Stalin’s Red Army was a joke at the beginning of WWII. Its leadership was political and completely inept. But by the end of the war, the Red Army was the most feared land force on earth.
Much the same could be said about the United States, for that matter. Prior to World War I, the U.S. military was a joke. And a good chunk of our navy was wiped out at Pearl Harbor prior to World War II. But in both cases, the country militarized virtually overnight.
It remains to be seen how Russia will challenge the United States in the years ahead. The war with Georgia, in which Russia effectively occupied and partitioned parts of the country, went largely unchallenged, as did the assassination by radioactive poisoning in London of Alexander Litvinenko, a vocal critic of the Putin regime. Russia’s next move is anyone’s guess.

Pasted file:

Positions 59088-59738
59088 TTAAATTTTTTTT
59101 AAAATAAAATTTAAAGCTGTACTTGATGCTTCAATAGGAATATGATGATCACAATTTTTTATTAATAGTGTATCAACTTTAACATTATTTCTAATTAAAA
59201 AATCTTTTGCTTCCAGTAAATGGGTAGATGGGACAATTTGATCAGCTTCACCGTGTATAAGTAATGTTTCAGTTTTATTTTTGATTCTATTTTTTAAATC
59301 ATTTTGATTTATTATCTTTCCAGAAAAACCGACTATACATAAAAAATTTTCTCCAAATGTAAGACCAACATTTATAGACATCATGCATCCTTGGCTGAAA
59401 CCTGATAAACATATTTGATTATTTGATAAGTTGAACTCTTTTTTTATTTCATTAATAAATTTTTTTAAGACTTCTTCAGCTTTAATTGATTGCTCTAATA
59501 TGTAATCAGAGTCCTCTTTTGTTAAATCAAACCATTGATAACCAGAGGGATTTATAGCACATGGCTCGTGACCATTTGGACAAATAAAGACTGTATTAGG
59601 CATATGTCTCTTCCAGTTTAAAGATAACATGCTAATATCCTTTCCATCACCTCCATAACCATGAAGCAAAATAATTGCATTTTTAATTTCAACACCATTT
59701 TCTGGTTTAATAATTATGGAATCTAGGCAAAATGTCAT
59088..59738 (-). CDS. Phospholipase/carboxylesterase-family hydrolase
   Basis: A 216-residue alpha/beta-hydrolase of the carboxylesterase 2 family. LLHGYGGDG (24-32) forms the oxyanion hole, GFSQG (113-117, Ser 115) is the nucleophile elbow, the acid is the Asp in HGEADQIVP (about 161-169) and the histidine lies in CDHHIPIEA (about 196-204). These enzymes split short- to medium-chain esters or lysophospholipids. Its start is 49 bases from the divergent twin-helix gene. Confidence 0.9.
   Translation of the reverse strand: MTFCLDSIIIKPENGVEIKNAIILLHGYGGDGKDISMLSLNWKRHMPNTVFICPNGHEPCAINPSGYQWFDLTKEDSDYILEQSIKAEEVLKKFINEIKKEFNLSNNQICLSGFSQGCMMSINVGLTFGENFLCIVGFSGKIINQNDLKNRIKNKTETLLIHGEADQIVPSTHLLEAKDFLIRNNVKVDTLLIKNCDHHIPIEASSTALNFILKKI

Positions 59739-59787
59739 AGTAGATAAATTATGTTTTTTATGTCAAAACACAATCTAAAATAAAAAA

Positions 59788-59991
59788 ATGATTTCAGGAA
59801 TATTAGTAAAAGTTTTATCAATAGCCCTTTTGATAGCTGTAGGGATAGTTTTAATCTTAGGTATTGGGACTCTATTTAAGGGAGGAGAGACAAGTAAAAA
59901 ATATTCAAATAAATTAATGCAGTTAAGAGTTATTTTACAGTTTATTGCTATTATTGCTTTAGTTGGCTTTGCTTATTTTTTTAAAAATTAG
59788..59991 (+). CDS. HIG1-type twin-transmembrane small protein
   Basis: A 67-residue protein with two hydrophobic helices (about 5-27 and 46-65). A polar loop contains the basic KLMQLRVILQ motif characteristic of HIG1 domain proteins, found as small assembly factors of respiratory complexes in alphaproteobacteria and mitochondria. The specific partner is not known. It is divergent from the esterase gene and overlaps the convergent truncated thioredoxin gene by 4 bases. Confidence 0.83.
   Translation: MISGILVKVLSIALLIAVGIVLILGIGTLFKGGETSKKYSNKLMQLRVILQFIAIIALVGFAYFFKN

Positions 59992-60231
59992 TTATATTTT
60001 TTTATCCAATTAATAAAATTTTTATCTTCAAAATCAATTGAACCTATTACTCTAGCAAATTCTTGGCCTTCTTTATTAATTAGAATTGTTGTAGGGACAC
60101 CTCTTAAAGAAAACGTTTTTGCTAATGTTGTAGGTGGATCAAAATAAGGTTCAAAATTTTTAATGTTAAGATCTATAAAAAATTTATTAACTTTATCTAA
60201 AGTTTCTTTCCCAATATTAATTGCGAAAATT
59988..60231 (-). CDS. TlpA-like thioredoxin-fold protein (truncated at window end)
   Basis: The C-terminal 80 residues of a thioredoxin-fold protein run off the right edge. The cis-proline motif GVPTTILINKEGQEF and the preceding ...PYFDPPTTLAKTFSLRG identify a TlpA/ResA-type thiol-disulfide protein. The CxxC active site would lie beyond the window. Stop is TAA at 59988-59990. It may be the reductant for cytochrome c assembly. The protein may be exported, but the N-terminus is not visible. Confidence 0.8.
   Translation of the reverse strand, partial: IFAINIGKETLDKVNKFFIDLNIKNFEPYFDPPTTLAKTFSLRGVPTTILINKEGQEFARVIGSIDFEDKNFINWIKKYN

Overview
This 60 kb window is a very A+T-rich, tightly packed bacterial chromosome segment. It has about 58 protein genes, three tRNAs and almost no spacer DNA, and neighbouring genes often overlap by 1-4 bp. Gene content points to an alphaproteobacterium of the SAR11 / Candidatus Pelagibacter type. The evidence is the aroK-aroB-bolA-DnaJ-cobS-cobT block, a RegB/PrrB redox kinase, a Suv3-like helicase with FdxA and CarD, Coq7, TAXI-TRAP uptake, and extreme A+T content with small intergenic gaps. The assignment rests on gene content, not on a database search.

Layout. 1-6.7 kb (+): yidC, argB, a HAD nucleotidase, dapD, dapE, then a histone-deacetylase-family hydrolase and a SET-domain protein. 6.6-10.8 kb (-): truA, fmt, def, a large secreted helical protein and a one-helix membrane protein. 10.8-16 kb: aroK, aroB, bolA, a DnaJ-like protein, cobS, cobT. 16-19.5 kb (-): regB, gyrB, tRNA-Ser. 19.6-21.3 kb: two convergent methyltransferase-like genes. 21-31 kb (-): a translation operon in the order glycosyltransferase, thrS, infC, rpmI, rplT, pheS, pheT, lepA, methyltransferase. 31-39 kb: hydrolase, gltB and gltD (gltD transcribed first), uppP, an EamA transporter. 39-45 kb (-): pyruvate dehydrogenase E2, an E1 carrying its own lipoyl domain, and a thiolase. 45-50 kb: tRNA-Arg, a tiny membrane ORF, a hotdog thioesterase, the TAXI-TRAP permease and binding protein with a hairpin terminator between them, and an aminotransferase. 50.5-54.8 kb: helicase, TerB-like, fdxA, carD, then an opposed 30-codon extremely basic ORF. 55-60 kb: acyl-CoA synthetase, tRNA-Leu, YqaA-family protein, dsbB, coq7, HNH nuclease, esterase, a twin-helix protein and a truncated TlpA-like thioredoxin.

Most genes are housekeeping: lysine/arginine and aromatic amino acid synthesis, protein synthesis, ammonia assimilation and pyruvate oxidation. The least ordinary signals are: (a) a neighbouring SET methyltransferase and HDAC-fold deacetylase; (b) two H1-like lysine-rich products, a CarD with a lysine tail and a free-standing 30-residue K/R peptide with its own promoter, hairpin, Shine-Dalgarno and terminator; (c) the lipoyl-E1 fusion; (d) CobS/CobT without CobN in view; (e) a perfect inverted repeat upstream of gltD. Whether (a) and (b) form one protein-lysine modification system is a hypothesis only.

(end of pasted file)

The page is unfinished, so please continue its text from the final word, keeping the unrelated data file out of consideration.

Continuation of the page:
On the Conflict of Moralities
Rosefielde and Mills have an interesting analysis of what they call the “conflict of moralities.” They see history as a continuous cycle of conflict between “Puritanism” (defined as being patriarchical, religious and moralistic) and “Cosmopolitanism” (defined as being egalitarian, tolerant and amoral
The authors’ view of history goes back as far as recorded history:
- Abraham was puritan; the Mesopotamians and the Egyptians were cosmopolitan
- The Hebrews were puritan; the Phillistines were cosmopolitan
- The Persians were puritan; the Babylonians were cosmopolitan
- The Persians became cosmopolitan; the Greeks were puritan
- The Greeks became cosmopolitan; the Romans were puritan
- The Romans became cosmopolitan; the Germanic tribes were puritan
- The Byzantines were cosmopolitan; the Arabs were puritan
- The Chinese were cosmopolitan; the Mongols were puritan
- The Catholic Church was cosmopolitan; the Protestants were puritan
- The Cavaliers were cosmopolitan; the Roundheads were puritan
- The English were cosmopolitan; the Americans were puritan